And once hired, K-12 teachers should accept that tenure has outlived its usefulness. Near-guaranteed lifelong employment has become an archaic institution that shields educators from answerability. And tenure has not ensured ideological diversity and independence. Nearly the exact opposite — a herd mentality — presides within many school faculties. Periodic and renewable contracts — with requirements, goals and incentives — would far better ensure teacher credibility and accountability.
Hanson also rightly points out that we do many of our students a disservice and put an unnecessary burden on the schools by insisting that all students become, at least for their tenure in school, academics. To take a kid who could become a master mechanic and make him feel like an idiot because he doesn’t grasp the soggy symbolism in The Great Gatsby is a dreadful, wasteful thing to do.
What Hanson misses — what everyone misses — is that part of why our schools do a bad job is because we use a system that neither engages the students nor, in the absence of such engagement, does it use the type of relentless drilling that would substitute automatic responses for actual understanding. Here’s an education example to explain what I mean:
Phonics have pretty much returned to American classrooms, after it became apparent that the whole language approach was a bust. I never understood why American educators would abandon phonics anyway. We are blessed in that, while our language has some anomalies, there are also certain fixed rules that can quickly teach any child to decipher the mysteries of letters and words. Given that our language hands to us the gift of reading on a silver phonic platter, the decision to go to the “whole word” or “whole language” approach, which expected the child to master one word at a time, by sight, was insane.
Proponents of the whole language system justified it by pointing to the high level of literacy amongst the Chinese who, lacking a phonetic alphabet, are forced to use a whole language approach, with students memorizing every written symbol. What these “educators” forgot was that the Chinese students drilled for hours and hours per day, six days a week, to force the symbols into their memory. We in America took a perfectly good phonic system, turned it into the much more difficult whole language system, and gave our children 40 minutes per day, 5 days a week to master it.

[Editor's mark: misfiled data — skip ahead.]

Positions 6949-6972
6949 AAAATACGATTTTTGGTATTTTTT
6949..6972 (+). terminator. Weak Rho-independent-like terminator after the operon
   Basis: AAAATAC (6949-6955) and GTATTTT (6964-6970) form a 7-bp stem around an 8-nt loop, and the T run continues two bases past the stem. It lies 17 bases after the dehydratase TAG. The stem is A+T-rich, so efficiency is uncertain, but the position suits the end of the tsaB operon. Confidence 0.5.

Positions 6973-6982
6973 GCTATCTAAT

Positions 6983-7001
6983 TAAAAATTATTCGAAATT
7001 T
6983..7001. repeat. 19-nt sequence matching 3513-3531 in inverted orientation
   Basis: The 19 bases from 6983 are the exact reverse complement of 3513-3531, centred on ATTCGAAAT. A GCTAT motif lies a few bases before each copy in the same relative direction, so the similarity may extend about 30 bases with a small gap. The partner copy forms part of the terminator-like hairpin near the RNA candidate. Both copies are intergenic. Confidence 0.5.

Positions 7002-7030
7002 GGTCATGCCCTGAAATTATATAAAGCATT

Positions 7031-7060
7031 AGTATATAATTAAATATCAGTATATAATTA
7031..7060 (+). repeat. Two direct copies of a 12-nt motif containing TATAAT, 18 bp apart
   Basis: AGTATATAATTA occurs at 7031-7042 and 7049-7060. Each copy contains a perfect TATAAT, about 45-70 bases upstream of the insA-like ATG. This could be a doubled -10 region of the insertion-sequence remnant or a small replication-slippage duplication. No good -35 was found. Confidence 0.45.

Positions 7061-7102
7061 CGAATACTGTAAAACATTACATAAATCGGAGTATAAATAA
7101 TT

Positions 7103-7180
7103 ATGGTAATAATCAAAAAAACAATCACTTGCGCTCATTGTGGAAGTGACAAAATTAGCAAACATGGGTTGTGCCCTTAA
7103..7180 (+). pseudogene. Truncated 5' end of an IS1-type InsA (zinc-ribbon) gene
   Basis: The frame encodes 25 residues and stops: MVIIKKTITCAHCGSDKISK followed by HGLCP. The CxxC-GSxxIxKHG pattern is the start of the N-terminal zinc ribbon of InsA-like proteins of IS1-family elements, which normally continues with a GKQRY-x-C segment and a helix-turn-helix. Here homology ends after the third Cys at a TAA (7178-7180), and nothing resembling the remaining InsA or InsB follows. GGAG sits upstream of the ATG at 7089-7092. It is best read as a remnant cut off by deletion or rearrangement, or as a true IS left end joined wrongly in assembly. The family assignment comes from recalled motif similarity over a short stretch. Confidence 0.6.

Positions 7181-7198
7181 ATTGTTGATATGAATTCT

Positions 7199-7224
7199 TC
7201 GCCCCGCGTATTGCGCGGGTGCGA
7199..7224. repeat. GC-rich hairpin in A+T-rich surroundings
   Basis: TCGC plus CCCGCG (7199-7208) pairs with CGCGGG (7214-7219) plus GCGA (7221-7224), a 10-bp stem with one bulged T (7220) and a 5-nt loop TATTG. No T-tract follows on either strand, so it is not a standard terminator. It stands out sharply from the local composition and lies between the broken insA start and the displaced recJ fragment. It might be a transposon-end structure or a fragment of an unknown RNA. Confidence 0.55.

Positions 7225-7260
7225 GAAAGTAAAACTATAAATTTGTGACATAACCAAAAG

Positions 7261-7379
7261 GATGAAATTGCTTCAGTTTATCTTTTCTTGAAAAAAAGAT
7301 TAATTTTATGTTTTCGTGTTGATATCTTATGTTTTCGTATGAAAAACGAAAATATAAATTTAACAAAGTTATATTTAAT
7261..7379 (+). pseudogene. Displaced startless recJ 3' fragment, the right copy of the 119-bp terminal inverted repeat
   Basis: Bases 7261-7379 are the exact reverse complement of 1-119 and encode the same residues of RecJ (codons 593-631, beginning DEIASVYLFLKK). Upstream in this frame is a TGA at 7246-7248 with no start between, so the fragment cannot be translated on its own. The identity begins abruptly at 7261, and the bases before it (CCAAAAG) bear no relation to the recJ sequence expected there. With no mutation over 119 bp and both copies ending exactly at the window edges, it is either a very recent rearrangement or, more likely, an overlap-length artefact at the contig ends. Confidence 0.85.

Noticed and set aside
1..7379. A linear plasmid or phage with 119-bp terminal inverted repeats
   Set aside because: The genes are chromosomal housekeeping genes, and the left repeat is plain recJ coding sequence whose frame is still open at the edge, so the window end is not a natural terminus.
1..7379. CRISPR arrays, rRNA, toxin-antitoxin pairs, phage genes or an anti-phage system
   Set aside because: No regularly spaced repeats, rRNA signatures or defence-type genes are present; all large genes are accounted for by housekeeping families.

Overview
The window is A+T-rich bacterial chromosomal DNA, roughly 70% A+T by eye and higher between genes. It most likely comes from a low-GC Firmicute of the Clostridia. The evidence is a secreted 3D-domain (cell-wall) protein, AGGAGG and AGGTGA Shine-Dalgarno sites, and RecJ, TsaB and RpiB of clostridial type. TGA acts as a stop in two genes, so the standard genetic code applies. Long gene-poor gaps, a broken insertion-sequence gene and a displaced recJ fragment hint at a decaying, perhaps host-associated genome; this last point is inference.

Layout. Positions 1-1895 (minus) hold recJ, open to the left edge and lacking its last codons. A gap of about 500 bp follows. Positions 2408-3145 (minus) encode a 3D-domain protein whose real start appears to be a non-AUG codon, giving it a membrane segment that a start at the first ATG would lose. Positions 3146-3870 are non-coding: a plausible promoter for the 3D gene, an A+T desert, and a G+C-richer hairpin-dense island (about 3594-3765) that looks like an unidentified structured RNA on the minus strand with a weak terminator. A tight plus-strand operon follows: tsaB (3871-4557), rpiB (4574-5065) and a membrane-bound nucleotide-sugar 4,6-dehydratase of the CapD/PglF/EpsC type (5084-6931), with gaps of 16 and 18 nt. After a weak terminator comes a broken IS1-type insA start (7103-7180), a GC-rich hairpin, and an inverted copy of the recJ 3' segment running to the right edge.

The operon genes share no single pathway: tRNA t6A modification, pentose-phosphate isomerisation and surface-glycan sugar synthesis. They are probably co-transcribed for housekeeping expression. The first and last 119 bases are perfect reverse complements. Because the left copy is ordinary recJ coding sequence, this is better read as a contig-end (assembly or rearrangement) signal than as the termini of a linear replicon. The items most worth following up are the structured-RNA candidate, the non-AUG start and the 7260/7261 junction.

The above type of educational idiocy isn’t unique to reading, although reading is the most glaring example. Math teaching, too, has for decades been divorced from the meaning of math. Kids as young as 7 begin to memorize algebraic patterns without first being introduced to the magic (and I mean magic) of how manipulating numbers can be used to solve mysteries. Really. It is magical that math allows us to write “5 + X = 6” and to figure out what X is. Math should be taught with a sense of wonder. Instead, kids are handed one grain of sand after another and promised that, in a decade or so, they’ll look back and see that, through all that mindless drudgery, they were actually building a sand castle.
Until we are able to instill in our students a sense of wonder, purpose and understanding about the information they are being forced to acquire, nothing we will do will fix the deep hole in American education. We can skirt around the edges — fixing buildings, firing bad teachers, remove extraneous feel-good political material from the curriculum, freeing non-academic kids from the burdens of pointless English text analysis — but we’ll never improve the situation until we change our core approach and decide to engage our children’s minds.